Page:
After maybe a half a minute of watching my host family eat, I noticed they had stopped eating one by one and were staring at me, wondering why I wasn’t eating. I came to my senses. I had been with this host family for all of 10 minutes and was on the verge of causing some irrevocable offense. I force a smile, took a chunk of rice and daal and a smidge of some kind of pickled vegetable, and placed it gently into my mouth.
It was spicy. It was spicy in the way that your eyes instantly flood with tears and your sinuses feel as if someone inside my skull had ordered a full evacuation. The children started giggling. They were watching what would happen next.
What happened next was that I opened my mouth to breath, but the back draft only fanned the flames in my throat. I grasped for the tin cup of water next to me, oblivious to the shouts of the father, mother and three children and realized too late that my hand was burning because the water in the tin cup was boiling…..
You can’t go through an experience like that with a family and not become closer...
Clearly I already have a passion for orphans, but this book really opened my eyes to what goes on outside our safe, little bubble here in America. We get so wrapped up with our lives and our own children that we turn a deaf ear to the cries of needy children all over the world.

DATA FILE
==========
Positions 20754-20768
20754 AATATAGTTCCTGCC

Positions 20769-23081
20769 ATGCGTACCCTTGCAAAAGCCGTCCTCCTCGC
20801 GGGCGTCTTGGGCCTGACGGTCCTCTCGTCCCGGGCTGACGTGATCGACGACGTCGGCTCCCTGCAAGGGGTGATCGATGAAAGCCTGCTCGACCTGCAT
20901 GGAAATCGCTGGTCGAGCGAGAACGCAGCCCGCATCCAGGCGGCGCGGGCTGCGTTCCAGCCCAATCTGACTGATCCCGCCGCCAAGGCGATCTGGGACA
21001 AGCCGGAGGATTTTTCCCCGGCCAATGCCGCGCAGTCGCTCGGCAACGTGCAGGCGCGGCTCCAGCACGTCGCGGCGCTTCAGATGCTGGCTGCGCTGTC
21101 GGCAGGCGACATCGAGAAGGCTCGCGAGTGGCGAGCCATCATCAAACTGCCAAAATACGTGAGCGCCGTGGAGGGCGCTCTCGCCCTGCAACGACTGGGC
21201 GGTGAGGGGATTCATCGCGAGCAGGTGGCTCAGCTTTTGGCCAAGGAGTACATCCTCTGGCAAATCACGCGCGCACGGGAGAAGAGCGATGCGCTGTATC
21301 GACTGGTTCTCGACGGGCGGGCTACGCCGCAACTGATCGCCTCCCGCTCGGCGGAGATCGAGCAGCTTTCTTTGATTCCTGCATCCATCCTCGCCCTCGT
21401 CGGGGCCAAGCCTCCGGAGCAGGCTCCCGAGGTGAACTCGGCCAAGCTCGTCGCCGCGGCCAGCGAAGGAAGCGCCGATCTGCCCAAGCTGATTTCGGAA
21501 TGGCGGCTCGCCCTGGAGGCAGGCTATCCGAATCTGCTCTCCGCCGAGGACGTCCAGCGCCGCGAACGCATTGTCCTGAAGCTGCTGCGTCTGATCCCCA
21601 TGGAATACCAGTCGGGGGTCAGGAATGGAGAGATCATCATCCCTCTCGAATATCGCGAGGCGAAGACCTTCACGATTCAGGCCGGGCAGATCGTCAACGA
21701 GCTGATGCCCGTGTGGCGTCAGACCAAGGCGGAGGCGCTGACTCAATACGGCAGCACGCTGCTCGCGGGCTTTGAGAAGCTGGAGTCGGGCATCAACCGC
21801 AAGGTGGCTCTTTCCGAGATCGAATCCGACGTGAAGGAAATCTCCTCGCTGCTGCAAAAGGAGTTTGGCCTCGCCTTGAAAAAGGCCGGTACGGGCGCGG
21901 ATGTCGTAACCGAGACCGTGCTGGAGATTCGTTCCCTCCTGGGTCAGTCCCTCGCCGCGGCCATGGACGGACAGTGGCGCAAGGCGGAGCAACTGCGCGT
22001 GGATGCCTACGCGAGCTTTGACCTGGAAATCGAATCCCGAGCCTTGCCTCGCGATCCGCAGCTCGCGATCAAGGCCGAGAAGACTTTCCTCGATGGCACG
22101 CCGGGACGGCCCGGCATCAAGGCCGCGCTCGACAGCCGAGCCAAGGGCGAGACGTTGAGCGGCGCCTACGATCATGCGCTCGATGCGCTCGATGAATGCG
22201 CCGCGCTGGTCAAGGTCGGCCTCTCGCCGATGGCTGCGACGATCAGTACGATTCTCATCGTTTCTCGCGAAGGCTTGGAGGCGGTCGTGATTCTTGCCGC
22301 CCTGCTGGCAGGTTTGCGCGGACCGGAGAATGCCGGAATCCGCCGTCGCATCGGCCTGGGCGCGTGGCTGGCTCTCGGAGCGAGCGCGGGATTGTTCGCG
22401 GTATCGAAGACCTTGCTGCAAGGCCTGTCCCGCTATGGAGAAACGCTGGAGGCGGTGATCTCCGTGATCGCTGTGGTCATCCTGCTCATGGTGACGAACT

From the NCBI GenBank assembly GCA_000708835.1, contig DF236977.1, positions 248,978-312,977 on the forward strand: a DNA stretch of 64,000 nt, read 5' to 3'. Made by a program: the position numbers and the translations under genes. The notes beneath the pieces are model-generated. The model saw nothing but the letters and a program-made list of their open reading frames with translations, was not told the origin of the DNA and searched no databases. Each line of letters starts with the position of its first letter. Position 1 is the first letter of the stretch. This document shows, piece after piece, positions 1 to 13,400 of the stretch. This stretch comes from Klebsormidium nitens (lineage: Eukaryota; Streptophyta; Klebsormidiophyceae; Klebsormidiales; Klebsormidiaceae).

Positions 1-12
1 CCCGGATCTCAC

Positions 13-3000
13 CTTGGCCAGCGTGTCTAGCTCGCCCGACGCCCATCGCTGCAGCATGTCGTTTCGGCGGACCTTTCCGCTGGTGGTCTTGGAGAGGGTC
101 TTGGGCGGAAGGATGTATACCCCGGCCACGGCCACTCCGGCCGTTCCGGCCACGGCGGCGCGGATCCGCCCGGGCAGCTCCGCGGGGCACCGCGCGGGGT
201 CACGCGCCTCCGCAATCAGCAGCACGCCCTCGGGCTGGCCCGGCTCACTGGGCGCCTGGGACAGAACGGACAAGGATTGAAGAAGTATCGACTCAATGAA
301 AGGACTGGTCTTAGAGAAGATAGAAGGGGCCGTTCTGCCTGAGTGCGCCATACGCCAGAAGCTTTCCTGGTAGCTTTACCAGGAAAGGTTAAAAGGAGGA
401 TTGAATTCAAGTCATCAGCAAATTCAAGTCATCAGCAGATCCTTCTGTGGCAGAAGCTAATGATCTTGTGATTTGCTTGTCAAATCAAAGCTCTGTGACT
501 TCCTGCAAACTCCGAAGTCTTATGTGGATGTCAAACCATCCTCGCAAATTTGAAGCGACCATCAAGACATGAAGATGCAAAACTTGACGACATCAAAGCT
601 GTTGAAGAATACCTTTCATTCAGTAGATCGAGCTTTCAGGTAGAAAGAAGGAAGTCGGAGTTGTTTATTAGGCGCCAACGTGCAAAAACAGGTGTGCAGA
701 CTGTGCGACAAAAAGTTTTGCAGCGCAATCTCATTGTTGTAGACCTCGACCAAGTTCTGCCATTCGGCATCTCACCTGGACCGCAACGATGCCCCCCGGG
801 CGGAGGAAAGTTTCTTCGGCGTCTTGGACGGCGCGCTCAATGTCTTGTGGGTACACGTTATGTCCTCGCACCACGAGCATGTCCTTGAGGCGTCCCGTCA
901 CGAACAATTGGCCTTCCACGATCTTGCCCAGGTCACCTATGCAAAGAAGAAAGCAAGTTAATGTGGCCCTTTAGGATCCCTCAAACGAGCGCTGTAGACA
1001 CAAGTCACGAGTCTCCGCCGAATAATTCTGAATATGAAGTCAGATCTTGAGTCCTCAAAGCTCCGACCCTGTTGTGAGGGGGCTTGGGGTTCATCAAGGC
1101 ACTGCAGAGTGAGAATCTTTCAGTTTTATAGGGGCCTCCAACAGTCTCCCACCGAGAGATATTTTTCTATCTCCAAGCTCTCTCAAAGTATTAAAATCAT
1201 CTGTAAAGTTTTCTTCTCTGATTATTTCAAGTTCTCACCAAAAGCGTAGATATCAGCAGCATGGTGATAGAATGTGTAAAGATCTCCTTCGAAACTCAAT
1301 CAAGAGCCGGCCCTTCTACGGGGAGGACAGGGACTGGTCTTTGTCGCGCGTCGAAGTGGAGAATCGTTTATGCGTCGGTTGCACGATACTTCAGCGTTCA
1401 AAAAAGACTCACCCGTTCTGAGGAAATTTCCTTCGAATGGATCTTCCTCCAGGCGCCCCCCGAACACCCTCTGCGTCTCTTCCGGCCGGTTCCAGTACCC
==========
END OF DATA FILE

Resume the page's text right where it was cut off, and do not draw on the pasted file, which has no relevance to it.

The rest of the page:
It's easy to forget that this life here on earth is not forever. 1,000 years from now will it really matter what belongings you had on earth? This part is just a vapor (James 4:14). Use this life as an opportunity to serve God and earn eternal rewards in Heaven (Philippians 3:14). I’d like to encourage everyone to make every day count. Every dollar you spend, challenge it and do your best to give some away towards eternal things.
But whoever has the world’s goods, and sees his brother in need and closes his heart against him, how does the love of God abide in him? Let us not love with word or with tongue, but in deed and in truth. (1st John 3:17,18 NASB)